Get Stroke Smart
2 min. read
Being stroke smart can mean the difference between permanent disability and a successful recovery.
Do you know the symptoms — however subtle? They include a moment of confusion, a weak feeling on one side of the body or slurred speech.
With a stroke, like a heart attack, quick and skillful treatment can save a life.
Do you have risk factors for stroke, such as high cholesterol, high blood pressure or diabetes?
People suffering a stroke in Miami-Dade County now have greater access to timely care. Baptist and South Miami Hospitals are part of a countywide Stroke Network, a collaboration with the Fire Officers Association of Miami-Dade, aimed at getting the quickest and best treatment for stroke patients by transporting them to primary and comprehensive stroke centers.
Stroke is the fourth-leading cause of death in the United States and survivors can face debilitating and long-lasting problems, such as memory loss and difficulty walking and talking.
“The key is getting quickly to a hospital that can best care for stroke patients,” said Yvonne Johnson, M.D., medical director of South Miami Hospital’s Emergency Center. “The faster you get here, the better your chances of survival and recovery.”
There are different types of stroke, but often a stroke occurs when a blood clot forms in or near the brain.
“The arteries that lead to the brain are like the branches of a tree,” said neurosurgeon Sergio Gonzalez-Arias, M.D., medical director of the Baptist Health Neuroscience Center. “When the artery is clogged, the area in the brain it supplies blood and oxygen to will die and the area around it is susceptible to more damage. The faster we can treat a stroke, the better chance we have of eliminating damage altogether or preserving some of the area that would have died.”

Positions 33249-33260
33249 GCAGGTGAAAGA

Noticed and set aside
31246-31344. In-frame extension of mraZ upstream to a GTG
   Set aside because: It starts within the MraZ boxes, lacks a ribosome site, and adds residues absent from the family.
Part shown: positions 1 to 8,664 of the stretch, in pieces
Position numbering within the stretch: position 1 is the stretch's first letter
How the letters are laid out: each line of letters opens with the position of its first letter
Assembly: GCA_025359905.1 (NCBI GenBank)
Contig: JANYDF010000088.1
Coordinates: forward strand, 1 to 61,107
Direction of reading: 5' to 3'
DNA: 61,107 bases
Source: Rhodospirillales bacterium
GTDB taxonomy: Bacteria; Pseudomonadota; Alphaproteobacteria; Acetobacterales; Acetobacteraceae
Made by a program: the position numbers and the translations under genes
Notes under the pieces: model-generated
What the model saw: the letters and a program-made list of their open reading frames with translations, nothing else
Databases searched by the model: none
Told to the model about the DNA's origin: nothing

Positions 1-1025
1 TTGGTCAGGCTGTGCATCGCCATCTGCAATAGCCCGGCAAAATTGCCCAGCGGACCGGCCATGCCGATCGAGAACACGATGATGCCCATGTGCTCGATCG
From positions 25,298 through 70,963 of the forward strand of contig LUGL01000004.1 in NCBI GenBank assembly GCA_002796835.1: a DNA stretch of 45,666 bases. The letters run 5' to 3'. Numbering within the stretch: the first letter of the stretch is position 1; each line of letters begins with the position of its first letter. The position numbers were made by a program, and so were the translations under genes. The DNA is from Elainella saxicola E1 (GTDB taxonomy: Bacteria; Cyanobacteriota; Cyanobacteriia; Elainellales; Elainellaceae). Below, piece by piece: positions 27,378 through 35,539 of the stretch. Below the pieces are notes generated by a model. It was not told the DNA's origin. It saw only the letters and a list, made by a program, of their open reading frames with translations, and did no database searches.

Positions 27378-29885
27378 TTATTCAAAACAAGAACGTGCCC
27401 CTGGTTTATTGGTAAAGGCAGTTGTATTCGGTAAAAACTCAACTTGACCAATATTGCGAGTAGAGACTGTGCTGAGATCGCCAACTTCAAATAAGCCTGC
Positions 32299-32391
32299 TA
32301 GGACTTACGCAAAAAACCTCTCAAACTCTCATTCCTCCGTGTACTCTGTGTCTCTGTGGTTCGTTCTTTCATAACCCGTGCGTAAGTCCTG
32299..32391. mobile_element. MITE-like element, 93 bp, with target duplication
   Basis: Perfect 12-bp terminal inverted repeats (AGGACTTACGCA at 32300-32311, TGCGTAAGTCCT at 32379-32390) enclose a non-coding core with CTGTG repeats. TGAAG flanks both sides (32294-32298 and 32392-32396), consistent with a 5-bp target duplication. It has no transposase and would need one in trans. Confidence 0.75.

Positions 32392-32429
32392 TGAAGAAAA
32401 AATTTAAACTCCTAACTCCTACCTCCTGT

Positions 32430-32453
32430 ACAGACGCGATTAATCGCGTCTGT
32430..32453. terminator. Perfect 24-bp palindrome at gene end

When someone has signs of a stroke, the first step is to call 911. Paramedics and rescue personnel try to determine when the symptoms started. That’s because if the patient can get to a primary stroke center within 3 ½ hours of the first sign of a stroke, they may be able to receive tPA, a drug that dissolves blood clots.
Baptist Health hospitals treat more stroke patients than any other hospital system in Florida. A primary stroke center, such as South Miami Hospital, must have a multidisciplinary stroke team available 24/7, as well as advanced diagnostic capabilities. Such centers also must meet time requirements for evaluating patients, carrying out a CT scan and administering clot-busting medicine like tPA.
Finally, a primary stroke center must have a transfer process in place for patients who need care at a comprehensive stroke center, where patients are taken if it’s been longer than 3 ½ hours since their first stroke symptom.
Baptist Hospital is one of four designated comprehensive stroke centers in Miami-Dade. Comprehensive centers must meet the same criteria as primary centers, but also offer neurosurgery, neurointerventional procedures and comprehensive rehabilitation services.
Doctors at Baptist Hospital sometimes use advanced techniques to thread a small catheter up through the groin and into the brain. There, they can remove the clot and insert a stent, a tiny metal tube that helps keep the artery open.
Similarly, they can use this minimally invasive approach to treat strokes caused not by blood clots but by bleeding in the brain.
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